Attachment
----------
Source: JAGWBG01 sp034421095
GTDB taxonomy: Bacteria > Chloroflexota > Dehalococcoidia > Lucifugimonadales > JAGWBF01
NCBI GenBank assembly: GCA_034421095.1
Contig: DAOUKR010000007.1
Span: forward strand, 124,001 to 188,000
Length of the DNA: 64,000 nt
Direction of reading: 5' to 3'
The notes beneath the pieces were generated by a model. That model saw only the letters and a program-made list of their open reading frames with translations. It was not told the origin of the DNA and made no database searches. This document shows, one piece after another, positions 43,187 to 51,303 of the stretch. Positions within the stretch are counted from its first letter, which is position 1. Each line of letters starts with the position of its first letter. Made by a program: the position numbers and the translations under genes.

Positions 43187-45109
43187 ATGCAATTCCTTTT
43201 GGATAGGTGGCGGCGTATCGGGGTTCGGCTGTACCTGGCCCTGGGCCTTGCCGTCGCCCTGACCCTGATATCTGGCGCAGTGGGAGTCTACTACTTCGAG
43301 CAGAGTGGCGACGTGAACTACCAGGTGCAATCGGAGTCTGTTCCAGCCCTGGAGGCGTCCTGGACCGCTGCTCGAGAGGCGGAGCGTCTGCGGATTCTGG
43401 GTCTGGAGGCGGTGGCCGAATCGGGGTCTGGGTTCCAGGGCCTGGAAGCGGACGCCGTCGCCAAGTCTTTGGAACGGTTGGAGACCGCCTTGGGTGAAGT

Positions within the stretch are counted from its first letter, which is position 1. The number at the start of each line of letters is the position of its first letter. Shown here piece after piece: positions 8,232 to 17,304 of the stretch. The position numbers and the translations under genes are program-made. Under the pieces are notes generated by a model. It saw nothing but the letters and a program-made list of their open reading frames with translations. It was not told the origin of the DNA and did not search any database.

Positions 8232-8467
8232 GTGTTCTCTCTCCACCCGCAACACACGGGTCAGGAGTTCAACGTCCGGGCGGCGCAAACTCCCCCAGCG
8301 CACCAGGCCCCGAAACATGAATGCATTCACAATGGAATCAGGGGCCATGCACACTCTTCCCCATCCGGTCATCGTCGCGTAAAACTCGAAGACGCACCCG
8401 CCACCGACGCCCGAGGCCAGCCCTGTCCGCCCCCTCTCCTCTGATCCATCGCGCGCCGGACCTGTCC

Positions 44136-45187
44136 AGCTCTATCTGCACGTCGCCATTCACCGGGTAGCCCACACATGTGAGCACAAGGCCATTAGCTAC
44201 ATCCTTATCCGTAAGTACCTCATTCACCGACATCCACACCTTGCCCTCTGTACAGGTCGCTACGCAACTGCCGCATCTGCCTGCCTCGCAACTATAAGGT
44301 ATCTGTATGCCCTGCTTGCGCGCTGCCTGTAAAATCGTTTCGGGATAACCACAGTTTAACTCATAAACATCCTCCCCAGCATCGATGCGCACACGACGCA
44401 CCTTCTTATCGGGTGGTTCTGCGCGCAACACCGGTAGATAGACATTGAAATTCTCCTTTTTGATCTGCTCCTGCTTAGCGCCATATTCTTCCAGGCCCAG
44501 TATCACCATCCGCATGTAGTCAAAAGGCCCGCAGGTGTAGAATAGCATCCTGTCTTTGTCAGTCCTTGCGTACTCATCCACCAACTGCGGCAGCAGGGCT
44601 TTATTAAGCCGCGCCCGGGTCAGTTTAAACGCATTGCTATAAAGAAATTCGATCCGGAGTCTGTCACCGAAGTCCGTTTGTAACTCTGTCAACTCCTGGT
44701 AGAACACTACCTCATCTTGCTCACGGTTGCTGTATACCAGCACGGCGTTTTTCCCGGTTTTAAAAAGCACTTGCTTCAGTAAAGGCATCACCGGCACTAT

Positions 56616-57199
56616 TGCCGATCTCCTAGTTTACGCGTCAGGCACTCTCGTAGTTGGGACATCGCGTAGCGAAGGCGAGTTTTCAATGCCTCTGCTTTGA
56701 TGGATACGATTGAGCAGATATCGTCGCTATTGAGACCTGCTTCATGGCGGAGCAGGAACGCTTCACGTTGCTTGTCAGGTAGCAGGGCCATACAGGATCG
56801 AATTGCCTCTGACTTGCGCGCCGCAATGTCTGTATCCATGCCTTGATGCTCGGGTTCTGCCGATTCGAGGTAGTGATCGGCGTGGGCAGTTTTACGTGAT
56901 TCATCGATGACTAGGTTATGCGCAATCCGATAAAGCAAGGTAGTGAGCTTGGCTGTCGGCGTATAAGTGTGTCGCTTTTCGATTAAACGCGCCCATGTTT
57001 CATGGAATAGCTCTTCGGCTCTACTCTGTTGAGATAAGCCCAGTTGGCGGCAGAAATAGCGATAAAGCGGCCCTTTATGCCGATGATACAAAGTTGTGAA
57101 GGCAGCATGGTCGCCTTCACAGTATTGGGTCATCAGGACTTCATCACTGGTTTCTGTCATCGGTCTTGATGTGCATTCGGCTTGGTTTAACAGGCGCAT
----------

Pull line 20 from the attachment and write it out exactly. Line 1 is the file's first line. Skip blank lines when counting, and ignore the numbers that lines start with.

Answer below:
44136 AGCTCTATCTGCACGTCGCCATTCACCGGGTAGCCCACACATGTGAGCACAAGGCCATTAGCTAC